The Surreal Estate

Perspectives on Tenant Organizing from the Urban Homesteading Assistance Board

Tag Archives: predatory equity

Flipped Again: More Private Equity Groups Speculate on The Three Borough Pool Portfolio

PHOTO: JOHN TAGGART FOR THE WALL STREET JOURNAL

PHOTO: JOHN TAGGART FOR THE WALL STREET JOURNAL

On Saturday, the Wall Street Journal reported on the most recent update in the saga of the Three Borough Pool, a group of 42 buildings which over the last 8 years have been packaged together in one mortgage, speculated on, foreclosed on, refinanced and is currently being broken up and flipped again. This group of buildings is another example of the continuing cycle of predatory equity and is further proof that we have yet to come up with a solution to the problem of speculation in the rent regulated housing market.

UHAB has been tracking and organizing in this portfolio for several years. It is one of the classic examples of predatory equity. Three private equity companies (Normandy Real Estate Partners, Westbrook Partners, and Vantage Properties) partnered up with David Kramer, the president of Colonial Management, to package 42 buildings spread across the Bronx, Brooklyn and Manhattan. The investment group took out a mortgage with Barclays who then packaged the note into a Commercial Mortgage Backed Security (CMBS.) Securities like this were a common tool that many believe contributed to the 2008 financial crisis and are disastrous for affordable housing. In the Three Borough Pool, like other CMBS portfolios (Stuyvesant TownRiverton, Fordham Towers/Robert Fulton Terrace, and the Milbank portfolio) the owners eventually defaulted on their mortgages and the buildings fell into foreclosure. In 2013, UHAB and other housing advocates began working with tenants in the buildings to push for a responsible sale of the properties. However, two of the private equity companies that led the building to foreclosure were able to refinance and pull the buildings out of foreclosure. It is these companies who are now once again selling the buildings.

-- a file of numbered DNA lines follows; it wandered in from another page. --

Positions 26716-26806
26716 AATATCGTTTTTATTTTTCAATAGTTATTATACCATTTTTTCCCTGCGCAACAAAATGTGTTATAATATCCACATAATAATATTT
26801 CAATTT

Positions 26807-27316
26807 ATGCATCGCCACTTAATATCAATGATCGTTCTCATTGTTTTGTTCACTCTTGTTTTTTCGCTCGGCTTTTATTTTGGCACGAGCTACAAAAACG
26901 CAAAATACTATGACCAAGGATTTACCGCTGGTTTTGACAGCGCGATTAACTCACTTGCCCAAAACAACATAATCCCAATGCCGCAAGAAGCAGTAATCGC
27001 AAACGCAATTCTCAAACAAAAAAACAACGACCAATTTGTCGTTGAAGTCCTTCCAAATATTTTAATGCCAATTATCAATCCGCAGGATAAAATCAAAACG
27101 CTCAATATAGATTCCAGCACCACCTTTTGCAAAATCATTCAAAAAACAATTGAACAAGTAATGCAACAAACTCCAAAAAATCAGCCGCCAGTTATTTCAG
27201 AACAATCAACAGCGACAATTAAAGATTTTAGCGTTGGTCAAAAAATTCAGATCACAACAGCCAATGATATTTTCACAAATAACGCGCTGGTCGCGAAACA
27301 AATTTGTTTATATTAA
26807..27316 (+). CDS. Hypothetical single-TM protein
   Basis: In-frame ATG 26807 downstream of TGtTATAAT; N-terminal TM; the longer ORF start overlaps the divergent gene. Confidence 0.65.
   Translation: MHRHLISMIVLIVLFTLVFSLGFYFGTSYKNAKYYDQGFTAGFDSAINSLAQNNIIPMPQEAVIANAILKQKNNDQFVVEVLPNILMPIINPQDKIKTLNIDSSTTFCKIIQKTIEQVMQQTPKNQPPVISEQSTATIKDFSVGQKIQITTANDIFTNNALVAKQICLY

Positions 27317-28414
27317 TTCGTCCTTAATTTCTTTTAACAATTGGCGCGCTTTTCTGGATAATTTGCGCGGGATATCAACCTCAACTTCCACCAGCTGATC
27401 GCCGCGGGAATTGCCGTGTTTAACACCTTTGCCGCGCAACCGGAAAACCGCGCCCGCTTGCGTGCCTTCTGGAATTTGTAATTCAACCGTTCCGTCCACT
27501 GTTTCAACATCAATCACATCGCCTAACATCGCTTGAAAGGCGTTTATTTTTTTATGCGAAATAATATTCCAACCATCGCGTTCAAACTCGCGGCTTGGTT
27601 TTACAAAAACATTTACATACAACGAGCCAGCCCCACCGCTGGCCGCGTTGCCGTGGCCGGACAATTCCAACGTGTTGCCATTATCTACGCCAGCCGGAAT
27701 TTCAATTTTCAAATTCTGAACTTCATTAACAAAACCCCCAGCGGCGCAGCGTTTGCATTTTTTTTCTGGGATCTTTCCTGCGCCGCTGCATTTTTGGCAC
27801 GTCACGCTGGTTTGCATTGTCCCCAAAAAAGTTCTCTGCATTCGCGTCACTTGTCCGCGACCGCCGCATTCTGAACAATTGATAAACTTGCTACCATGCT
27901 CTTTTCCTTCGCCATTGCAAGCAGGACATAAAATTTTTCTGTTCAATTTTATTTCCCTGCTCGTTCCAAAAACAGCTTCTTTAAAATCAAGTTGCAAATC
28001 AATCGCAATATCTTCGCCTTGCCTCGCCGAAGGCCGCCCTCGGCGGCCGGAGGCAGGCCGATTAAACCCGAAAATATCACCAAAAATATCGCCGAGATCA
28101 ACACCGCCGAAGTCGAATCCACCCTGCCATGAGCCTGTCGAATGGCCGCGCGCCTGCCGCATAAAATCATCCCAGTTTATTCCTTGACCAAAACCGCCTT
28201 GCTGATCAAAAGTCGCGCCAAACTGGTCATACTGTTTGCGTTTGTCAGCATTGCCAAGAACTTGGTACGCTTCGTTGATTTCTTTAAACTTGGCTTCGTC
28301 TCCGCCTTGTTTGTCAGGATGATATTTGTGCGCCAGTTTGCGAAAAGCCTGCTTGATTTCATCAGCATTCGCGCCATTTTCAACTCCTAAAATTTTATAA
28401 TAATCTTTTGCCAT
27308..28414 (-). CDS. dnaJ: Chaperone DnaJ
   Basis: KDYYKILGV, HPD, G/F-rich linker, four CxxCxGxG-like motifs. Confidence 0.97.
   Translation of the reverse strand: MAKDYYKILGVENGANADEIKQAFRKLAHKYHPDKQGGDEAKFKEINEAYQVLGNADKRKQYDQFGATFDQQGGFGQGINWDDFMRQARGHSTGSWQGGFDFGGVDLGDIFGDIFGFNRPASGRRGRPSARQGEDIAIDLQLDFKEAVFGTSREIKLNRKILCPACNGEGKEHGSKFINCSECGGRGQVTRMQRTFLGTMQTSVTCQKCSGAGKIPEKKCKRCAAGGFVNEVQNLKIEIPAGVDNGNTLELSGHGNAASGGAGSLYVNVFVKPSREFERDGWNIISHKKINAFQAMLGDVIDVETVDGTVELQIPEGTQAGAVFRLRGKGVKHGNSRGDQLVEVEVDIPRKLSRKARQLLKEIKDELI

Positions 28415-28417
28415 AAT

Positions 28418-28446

This weekend’s WSJ piece focuses on 8 of the 42 buildings; these 8 properties were recently sold to a real estate investment company called Black Spruce Management. According to Normandy & Westbrook, prior to the sale they made a lot of repairs to the buildings. This assertion comes as a surprise to the tenants who are facing major condition concerns on a daily basis. HPD code violations have actually increased over the past year, but the problem is actually deeper than that. These buildings have a long history of neglect and failing conditions, and they need more than patch work that could clear violations. The night before this story came out, one of my co-organizers received a call from a tenant in one of these buildings who was in tears because she found a rat in her living room in the apartment she shares with her grandchildren. Tenants in these buildings have suffered from systematic leaks, mold and lack of heat and hot water. These problems are deeper than code violation repair, they are problems which demand more extensive renovation, which would require a large financial commitment. Considering the amount that Black Spruce paid for these buildings, it is unclear if there is financing for this type of deep repair work.

The WSJ story claims that the new debt on these properties is considered low. First of all, the new mortgage of these buildings is an average of about $83,000/unit. This is the same average debt level as when the owners defaulted on the CMBS mortgage. Second, the mortgage does not tell the whole story. The full purchase price on the 8 buildings was over $57 million, or about $110,000/unit. This means about 25% of the financing is equity investment. As Black Spruce mentioned from the article, they are backed by investors: investors who are presumably seeking a return on the millions of dollars they gave to Black Spruce to purchase these buildings. Having a “lower” mortgage at the expense of putting more off the books equity into the deal does not solve the underlying problem: these are rent regulated buildings with low-income tenants and limited ability for rent increases. If the financial stability of the buildings is contingent on large rent increases, this portfolio will fail. Unless, of course, the plan is to either push the current low income residents out of their homes in order to raise rents, or to starve the buildings of money needed for maintenance in an attempt to keep costs down. This is not a new practice. This is Predatory Equity 2.0, the same kind of speculative financial venture that landed these buildings in foreclosure in the first place.